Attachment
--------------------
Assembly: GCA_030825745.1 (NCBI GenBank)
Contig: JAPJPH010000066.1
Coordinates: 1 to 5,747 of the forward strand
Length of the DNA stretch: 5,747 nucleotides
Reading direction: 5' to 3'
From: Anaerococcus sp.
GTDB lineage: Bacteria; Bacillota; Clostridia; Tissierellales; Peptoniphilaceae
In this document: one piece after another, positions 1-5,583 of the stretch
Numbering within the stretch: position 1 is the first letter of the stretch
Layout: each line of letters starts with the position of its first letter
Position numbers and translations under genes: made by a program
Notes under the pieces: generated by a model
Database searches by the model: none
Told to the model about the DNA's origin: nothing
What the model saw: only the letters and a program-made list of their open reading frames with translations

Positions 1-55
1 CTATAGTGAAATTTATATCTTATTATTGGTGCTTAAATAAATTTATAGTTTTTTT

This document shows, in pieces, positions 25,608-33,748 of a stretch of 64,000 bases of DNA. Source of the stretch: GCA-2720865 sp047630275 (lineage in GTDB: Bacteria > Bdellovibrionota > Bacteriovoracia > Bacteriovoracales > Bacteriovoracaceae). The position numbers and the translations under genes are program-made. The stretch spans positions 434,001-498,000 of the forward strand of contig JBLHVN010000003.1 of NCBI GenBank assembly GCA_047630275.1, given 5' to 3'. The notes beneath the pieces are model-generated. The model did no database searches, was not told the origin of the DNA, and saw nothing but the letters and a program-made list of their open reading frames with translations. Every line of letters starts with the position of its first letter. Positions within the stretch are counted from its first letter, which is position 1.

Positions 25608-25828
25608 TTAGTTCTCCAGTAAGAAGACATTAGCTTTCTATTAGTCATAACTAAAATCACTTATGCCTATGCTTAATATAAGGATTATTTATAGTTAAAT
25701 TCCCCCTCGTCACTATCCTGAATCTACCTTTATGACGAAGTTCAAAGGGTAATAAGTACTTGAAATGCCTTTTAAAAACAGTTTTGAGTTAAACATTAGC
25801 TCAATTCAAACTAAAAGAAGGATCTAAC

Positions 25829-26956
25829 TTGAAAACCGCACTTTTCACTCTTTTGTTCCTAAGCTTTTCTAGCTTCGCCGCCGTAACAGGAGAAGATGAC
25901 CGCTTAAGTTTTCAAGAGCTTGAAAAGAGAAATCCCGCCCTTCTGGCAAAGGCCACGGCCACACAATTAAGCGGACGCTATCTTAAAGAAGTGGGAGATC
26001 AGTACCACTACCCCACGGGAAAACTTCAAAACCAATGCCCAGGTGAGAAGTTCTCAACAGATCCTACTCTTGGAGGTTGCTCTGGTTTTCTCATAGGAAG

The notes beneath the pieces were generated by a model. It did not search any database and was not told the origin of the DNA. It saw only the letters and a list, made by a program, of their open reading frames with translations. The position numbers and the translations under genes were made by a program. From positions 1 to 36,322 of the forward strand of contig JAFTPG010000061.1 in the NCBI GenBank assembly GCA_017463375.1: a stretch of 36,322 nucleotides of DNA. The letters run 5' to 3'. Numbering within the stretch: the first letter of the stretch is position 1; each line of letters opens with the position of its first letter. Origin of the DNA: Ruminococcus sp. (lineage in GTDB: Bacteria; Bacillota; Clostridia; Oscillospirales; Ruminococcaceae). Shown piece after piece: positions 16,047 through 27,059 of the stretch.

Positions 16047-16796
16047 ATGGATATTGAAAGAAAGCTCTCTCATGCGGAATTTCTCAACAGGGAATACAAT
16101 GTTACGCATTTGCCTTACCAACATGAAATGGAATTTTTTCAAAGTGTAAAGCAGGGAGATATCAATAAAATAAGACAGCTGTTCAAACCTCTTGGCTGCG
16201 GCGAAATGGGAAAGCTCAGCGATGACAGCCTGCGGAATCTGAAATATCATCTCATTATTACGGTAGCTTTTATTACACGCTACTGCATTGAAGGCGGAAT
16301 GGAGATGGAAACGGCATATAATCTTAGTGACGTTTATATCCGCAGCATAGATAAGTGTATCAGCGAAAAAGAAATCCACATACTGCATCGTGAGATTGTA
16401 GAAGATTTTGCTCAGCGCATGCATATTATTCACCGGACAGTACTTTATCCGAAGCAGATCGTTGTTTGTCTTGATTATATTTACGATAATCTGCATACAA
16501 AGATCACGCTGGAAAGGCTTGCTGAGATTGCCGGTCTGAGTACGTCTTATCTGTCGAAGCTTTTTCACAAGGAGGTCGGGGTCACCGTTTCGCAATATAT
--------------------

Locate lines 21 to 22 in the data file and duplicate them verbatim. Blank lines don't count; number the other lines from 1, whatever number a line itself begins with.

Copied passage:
25701 TCCCCCTCGTCACTATCCTGAATCTACCTTTATGACGAAGTTCAAAGGGTAATAAGTACTTGAAATGCCTTTTAAAAACAGTTTTGAGTTAAACATTAGC
25801 TCAATTCAAACTAAAAGAAGGATCTAAC